As the United Kingdom, and possibly the United States, are poised to move forward in creating genetically modified children with the genetic material of three people, the world is becoming more aware, and more suspicious, of genetically modified organisms in our food supply.
Recently there have been a few states that have voted on mandatory labeling of foods with GMOs. The vote is usually close to 50% in favor, meaning that half of the voting public wants to know about genetically modified food in their diets.
At the same time, only 255 people signed the Center for Genetics and Society’s letter to the FDA urging them not to allow the three-parent embryo technique to advance to clinical trials.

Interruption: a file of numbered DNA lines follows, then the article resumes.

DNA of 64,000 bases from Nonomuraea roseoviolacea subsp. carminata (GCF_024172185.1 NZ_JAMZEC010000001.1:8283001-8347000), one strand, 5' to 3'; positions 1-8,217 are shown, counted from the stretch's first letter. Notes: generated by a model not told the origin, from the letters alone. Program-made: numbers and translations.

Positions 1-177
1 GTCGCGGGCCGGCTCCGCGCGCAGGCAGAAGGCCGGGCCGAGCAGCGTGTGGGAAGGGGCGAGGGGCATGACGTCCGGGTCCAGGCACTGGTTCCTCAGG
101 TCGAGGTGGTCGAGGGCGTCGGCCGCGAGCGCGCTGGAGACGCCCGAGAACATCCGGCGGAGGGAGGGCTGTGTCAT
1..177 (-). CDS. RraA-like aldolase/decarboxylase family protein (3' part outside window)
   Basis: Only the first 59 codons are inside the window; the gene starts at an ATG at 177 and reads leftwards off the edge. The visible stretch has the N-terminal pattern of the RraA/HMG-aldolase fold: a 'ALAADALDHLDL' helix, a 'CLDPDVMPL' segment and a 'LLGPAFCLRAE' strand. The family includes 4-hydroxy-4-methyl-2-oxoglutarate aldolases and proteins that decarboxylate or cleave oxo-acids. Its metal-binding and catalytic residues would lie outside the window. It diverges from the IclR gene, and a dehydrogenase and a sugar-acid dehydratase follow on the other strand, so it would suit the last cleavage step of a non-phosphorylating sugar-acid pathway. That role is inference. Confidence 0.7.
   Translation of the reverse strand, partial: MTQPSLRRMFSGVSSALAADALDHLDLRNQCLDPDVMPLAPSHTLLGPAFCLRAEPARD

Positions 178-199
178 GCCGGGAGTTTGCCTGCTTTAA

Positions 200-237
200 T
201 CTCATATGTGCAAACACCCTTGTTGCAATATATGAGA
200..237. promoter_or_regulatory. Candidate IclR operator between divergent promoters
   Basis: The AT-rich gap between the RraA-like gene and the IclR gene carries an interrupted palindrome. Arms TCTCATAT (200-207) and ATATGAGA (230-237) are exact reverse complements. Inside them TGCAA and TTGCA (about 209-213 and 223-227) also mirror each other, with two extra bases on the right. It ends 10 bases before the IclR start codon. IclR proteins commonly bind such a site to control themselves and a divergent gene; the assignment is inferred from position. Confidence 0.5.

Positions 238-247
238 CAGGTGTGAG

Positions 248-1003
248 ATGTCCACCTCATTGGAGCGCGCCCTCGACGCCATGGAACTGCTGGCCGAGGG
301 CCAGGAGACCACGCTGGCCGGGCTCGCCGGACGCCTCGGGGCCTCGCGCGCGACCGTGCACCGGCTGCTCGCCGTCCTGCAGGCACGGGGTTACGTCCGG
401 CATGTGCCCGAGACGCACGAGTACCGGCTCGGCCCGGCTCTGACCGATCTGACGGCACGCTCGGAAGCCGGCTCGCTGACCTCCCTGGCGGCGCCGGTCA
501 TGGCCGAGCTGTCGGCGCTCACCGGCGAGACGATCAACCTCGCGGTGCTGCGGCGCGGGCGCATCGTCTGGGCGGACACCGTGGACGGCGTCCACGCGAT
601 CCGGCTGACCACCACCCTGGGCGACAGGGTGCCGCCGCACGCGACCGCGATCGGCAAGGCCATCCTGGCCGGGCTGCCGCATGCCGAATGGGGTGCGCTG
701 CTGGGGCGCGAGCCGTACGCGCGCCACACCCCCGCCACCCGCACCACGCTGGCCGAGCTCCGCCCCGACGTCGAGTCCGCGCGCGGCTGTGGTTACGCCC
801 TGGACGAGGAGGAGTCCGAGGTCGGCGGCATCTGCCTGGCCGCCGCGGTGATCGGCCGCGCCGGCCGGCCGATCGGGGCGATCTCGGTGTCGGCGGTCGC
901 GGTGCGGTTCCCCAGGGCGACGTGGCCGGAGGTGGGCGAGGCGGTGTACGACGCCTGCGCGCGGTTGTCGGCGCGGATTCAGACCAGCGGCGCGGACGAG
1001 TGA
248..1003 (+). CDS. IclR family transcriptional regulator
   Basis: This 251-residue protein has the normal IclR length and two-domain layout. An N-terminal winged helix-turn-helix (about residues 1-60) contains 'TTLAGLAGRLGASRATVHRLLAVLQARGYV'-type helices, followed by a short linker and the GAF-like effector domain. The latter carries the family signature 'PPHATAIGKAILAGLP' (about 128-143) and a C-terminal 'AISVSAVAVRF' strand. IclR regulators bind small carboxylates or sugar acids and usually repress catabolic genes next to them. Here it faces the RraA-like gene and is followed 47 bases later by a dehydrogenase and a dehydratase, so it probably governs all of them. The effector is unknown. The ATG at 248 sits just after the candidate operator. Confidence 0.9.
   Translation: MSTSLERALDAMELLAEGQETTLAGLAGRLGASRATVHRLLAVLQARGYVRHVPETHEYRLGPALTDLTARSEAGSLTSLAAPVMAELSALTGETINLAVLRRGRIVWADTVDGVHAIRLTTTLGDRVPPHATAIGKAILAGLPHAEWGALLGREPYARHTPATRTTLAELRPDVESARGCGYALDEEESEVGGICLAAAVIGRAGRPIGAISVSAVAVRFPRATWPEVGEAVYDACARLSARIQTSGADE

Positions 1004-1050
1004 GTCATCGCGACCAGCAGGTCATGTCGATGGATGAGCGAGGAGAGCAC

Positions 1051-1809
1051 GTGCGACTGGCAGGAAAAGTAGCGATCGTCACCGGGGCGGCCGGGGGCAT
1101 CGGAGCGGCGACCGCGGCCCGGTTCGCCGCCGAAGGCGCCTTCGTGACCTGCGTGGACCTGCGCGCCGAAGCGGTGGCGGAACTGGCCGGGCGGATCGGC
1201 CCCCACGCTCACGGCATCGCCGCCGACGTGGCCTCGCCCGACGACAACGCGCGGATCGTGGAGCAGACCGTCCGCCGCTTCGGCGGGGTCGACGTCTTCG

So it seems we as a society are suspicious about genetically modified food but are indifferent to genetically modified children.
I tackle this disconnect in my latest commentary at the National Catholic Register, “Genetically Modified Food: Bad; Genetically Modified Humans: Good.”
Read it. Pass it on.
If GMOs in our food make us uneasy, then genetically modifying our offspring should be unthinkable.
Rebecca Taylor blogs at Mary Meets Dolly